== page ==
NEWS AND VIEWS THAT IMPACT LIMITED CONSTITUTIONAL GOVERNMENT
"There is danger from all men. The only maxim of a free government ought to be to trust no man living with
power to endanger the public liberty." - - - - John Adams
Friday, December 5, 2014
Russia Can Now Outshoot U.S. Stealth Jets
Out Gunned by Putin?
American fighter planes are the fastest, most maneuverable jets in the world. But their weapons are becomingly increasingly obsolete.
High flying and fast, the F-22 Raptor stealth jet is by far the most lethal fighter America has ever built. But the Raptor—and indeed all U.S. fighters—have a potential Achilles’ heel, according to a half-dozen current and former Air Force officials. The F-22’s long-range air-to-air missiles might not be able to hit an enemy aircraft, thanks to new enemy radar-jamming techniques. The issue has come to the fore as tensions continue to rise with Russia and a potential conflict between the great powers is once again a possibility—even if a remote one. “We—the U.S. [Department of Defense]—haven’t been pursuing appropriate methods to counter EA [electronic attack] for years,” a senior Air Force official with extensive experience on the F-22 told The Daily Beast. “So, while we are stealthy, we will have a hard time working our way through the EA to target [an enemy aircraft such as a Russian-built Sukhoi] Su-35s and our missiles will have a hard time killing them,” reports The Daily Beast. The problem is that many potential adversaries, such as the Chinese and the Russians, have developed advanced digital radio frequency memory (DRFM) jammers. These jammers, which effectively memorize an incoming radar signal and repeat it back to the sender, seriously hamper the performance of friendly radars.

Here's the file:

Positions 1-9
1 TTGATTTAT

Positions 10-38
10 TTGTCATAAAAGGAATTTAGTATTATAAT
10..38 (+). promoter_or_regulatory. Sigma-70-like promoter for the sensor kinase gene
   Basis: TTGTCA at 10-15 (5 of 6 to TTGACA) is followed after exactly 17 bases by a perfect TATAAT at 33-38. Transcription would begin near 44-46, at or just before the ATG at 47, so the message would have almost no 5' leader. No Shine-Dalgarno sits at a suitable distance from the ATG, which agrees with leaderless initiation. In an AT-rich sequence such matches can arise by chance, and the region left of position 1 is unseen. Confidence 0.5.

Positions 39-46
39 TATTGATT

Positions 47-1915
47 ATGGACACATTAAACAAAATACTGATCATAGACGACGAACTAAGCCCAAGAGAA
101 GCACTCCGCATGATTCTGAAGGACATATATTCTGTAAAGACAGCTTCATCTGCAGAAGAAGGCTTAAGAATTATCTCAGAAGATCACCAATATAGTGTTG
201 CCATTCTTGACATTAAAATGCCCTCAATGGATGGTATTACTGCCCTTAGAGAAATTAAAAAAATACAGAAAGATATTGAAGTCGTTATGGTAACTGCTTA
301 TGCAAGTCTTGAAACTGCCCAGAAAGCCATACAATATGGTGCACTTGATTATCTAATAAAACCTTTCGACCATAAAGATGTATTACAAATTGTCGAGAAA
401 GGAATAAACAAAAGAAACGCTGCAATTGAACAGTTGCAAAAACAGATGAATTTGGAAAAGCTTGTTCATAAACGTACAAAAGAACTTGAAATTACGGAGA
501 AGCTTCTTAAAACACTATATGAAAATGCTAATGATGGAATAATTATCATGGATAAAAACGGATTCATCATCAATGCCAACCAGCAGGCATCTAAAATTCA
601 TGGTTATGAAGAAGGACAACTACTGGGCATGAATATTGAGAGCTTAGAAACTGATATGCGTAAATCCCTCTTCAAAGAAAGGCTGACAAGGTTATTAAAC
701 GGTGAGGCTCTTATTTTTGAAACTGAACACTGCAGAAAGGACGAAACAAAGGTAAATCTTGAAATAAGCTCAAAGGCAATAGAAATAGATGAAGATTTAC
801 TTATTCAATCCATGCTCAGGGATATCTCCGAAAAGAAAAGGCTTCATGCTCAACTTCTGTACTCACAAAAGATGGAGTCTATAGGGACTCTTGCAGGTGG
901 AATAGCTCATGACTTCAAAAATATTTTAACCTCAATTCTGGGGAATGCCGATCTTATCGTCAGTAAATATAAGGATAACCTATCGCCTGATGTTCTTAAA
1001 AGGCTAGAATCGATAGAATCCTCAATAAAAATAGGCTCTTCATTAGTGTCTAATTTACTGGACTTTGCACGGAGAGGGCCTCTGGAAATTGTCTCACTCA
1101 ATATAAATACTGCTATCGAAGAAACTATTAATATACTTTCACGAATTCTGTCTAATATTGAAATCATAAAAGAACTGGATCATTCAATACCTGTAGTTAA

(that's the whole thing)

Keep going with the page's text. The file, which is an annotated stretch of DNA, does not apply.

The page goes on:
Worse, these new jammers essentially blind the small radars found onboard air-to-air missiles like the Raytheon AIM-120 AMRAAM, which is the primary long-range weapon for all U.S. and most allied fighter planes. That means it could take several missile shots to kill an enemy fighter, even for an advanced stealth aircraft like the Raptor. “While exact Pk [probability of kill] numbers are classified, let’s just say that I won’t be killing these guys one for one,” the senior Air Force official said. It’s the “same issue” for earlier American fighters like the F-15, F-16, or F/A-18. Another Air Force official with experience on the stealthy new F-35 Joint Strike Fighter agreed. “AMRAAM’s had some great upgrades over the years, but at the end of the day, it’s old technology and wasn’t really designed with today’s significant EA in mind,” this official said. Like boxers, every missile has a reach, a range, a limit to how far it can hit. In the not-too-distant future, the AMRAAM might also be out-ranged by new weapons that are being developed around the world. Particularly, Russia is known to be developing an extremely long-range weapon called the K-100 that has far better reach than anything currently in existence. The Air Force officials all said that some of the American missiles would get through during a fight—there is no question of that—but it would take a lot more weapons than anyone ever expected. The problem is that fighter aircraft don’t carry that many missiles. The Raptor carries six AMRAAMs and two shorter range AIM-9 Sidewinder missiles inside its weapons bays. At the moment, the F-35 carries only four AMRAAM missiles inside its weapons bays, but that might be expanded to six in the future. Older fighters like the Boeing F-15 Eagle carry no more than eight missiles—while the F-16 usually carries no more than six weapons. That means that if a fighter has to fire—for instance—three missiles to kill a single enemy fighter, the Pentagon is facing a serious problem.